A Thousand Words introduces audiences to a tree, or rather a magic tree that loses leaves each time Jack McCall (Eddie Murphy) speaks. When the final leaf is removed from the tree, McCall will die.
That’s a problem as it would be for most people, but doubly so for McCall. He’s a publishing agent with a fast mouth and wasted words. If you can imagine Murphy’s Axel Foley character from Beverly Hills Cop in this situation, you can see how rapidly McCall dwindles in health and sees his mortality in a new light.
The film is played for laughs, and that’s probably a grievous mistake. Thousand Words must contrive itself at every turn, and by the third act’s dramatic, emotional highs, it’s exhausted the credible meaning. McCall isn’t inherently unlikable in his chatty state so much as he is self-centered. His abusive relationship with an office assistant (Clark Duke) is almost out of his character. The set up is a journey that takes McCall from one extreme to the next. At least, that was the intent.
So much of this film wanders aimlessly, seeking a gag where it has none or embarrassing the lead. Murphy’s desperation in regards to saving words leads to a ludicrous phone call with a publisher. He grabs an Austin Powers doll which repetitiously spews, “Yeah, baby” in answer to questions. No one on the other end find the accent odd, recognizes the character speech, or even finds the response in a professional setting odd. Worse, he continues to grab talking toys (all of which are found on one floor of the building, go figure), all with different voices up to Tony Montana in Scarface.
Further complicating tree matters is the physical connection. Gardeners water the plant, sending McCall into a heavy sweating session. That, or they spray poison on the branches, making the lead high. Wouldn’t you know it? Both of those instances happen to occur at crucial business meetings.
His personal life is affected too, wherein sympathy is all but removed from the character repertoire. Instead of sitting his wife down to explain the situation as she threatens divorce, he pulls out a chalkboard and sits his co-worker down instead. One conversation with his wife and this film doesn’t exist, so it struggles – desperately mind you – to work around that idiosyncrasy. The scripting solution is far from satisfactory.
In the third act, Thousand Words slows down. McCall is drowning in alcohol, blabbering on about not caring, and considering suicide by speaking. Tonal shifts are rarely this extreme or this heavy handed, but there’s an element here that feels marginally genuine. The situation calls for subtlety, and the first act over does it to make the book end seem more powerful, but in reality the situation is forced.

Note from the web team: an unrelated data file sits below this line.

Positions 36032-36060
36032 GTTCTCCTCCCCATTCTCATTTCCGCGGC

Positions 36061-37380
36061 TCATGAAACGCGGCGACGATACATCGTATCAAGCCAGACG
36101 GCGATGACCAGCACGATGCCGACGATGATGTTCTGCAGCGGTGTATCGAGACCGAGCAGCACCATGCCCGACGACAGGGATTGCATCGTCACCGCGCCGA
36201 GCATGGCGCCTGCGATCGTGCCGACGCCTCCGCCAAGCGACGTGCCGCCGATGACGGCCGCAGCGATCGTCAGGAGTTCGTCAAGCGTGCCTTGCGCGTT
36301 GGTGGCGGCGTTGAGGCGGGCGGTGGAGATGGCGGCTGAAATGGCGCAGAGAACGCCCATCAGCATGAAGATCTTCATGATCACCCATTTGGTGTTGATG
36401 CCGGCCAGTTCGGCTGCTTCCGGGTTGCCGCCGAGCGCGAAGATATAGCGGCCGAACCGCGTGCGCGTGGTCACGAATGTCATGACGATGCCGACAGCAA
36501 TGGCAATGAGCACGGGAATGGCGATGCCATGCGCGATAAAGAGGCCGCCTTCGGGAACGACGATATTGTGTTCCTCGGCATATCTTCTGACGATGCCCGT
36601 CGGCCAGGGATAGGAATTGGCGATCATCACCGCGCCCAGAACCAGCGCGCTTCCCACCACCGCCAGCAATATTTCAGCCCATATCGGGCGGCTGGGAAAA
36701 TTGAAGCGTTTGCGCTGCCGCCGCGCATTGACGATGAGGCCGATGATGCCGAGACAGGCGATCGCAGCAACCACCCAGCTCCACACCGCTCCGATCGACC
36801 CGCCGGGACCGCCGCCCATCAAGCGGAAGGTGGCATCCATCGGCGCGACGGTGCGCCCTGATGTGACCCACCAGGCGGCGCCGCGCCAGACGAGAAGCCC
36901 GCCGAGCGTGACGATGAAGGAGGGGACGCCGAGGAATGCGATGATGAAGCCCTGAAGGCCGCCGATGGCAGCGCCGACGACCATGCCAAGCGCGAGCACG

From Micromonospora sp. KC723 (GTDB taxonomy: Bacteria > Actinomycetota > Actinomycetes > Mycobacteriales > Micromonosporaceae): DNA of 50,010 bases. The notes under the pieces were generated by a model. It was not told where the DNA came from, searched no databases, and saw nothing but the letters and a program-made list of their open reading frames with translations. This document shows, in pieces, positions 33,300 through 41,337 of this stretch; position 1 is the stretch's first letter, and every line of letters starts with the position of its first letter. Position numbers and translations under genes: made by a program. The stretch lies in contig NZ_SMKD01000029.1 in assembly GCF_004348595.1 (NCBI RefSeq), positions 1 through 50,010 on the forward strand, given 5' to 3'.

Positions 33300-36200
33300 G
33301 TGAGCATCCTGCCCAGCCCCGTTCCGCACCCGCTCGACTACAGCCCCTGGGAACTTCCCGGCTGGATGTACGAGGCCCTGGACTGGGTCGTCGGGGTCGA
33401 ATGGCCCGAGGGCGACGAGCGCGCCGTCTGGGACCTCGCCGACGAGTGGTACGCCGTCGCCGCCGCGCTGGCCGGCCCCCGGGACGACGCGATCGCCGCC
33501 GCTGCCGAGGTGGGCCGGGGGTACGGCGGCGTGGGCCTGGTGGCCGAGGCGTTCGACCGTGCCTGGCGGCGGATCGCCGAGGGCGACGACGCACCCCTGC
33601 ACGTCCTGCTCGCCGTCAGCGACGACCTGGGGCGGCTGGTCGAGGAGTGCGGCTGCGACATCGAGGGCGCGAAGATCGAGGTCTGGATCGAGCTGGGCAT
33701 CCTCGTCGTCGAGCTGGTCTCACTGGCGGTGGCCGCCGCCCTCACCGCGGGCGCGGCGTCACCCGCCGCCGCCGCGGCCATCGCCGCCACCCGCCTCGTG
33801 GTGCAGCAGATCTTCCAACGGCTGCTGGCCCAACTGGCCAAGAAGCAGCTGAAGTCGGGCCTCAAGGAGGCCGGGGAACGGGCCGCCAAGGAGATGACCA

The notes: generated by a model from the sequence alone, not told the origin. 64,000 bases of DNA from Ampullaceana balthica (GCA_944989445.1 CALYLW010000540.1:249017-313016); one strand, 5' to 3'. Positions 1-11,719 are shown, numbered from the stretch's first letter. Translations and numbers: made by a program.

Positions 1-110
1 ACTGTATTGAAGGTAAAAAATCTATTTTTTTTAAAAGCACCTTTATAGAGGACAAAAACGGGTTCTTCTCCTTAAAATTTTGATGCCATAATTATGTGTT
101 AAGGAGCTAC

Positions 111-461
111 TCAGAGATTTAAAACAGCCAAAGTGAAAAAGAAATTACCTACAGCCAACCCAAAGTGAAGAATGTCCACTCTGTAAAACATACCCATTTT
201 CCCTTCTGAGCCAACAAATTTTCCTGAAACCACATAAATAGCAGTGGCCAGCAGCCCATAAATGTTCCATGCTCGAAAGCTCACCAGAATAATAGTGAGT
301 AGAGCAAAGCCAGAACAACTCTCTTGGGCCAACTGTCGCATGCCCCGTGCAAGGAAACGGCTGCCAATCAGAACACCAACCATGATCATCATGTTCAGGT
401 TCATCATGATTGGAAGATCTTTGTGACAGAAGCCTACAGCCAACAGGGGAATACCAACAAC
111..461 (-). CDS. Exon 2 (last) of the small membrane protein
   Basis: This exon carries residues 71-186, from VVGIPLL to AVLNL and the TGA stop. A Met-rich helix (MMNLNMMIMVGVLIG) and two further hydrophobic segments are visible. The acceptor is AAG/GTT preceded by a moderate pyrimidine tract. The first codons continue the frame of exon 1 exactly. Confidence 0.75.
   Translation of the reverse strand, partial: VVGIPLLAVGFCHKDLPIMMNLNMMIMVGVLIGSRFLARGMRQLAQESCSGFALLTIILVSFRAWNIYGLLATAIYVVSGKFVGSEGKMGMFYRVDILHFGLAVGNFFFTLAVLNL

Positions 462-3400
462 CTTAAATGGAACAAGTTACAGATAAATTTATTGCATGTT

Paramount would likely rather forget this comedic box office collapse, indicated by holding the film back four years (it was filmed in 2008) and this mediocre transfer. Immediate concerns are raised over the amount of ringing that appears on even mildly contrasted edges. Medium and/or long shots rarely hold back from revealing halos, an issue more pervasive in the first third of the film, although squeezing into view on the back end too.
There’s also the grain structure which appears oddly murky and muddy for an encode featuring a substantial bitrate. This saps fine detail from the frame in a transfer that has some firm close-ups, if not much else. Despite the prevalence of facial detail, resolution feels stunted. The image isn’t as resolved as one would expect from a new release, four-year old film stock or not. Come to think of it, Thousand Words looks like a master that comes with age. That could explain away quite a bit.
Other problems? Black levels are offensively off, ruining the shock of McCall’s first encounter with the tree in his backyard. A nighttime sky – possibly a special effect to give his home a mountain-esque view – skews blue. There’s almost no black to speak of in the image. That’s a problem that will haunt this disc at various stages.
There’s another tier of complaints, although this is more to do with the source. Color timing is unappealing, drenched with warmth to the point that few other hues can escape. A trip to a meditation camp is so overheated, greens appear bronzed and flesh tones are ludicrously heavy. Contrast becomes clipped as whites are burned, flattening the video out, denying it of impact. It’s discs like this that give comedies a bad name in HD.
Directly dialogue driven, opportunities are sparse for this DTS-HD mix to work. The audio highlight will spring into action around 18-minutes in, a powerful earthquake that sprouts the magic tree from the ground. Activity in the LFE is powerful and weighted, enough to generate a rumble.
One other moment creating discussion material is a street crossing with a blind man. He doesn’t know that it’s the wrong time to cross, and wanders into traffic. There’s a pleasant split of the stereos and minimal panning front to back that places the scene in the midst of danger.
Dialogue takes a strict stance with regards to remaining centered, and balances well with those highlights.
Need further proof Paramount just wanted this one under the rug? It doesn’t even include a trailer for a bonus feature.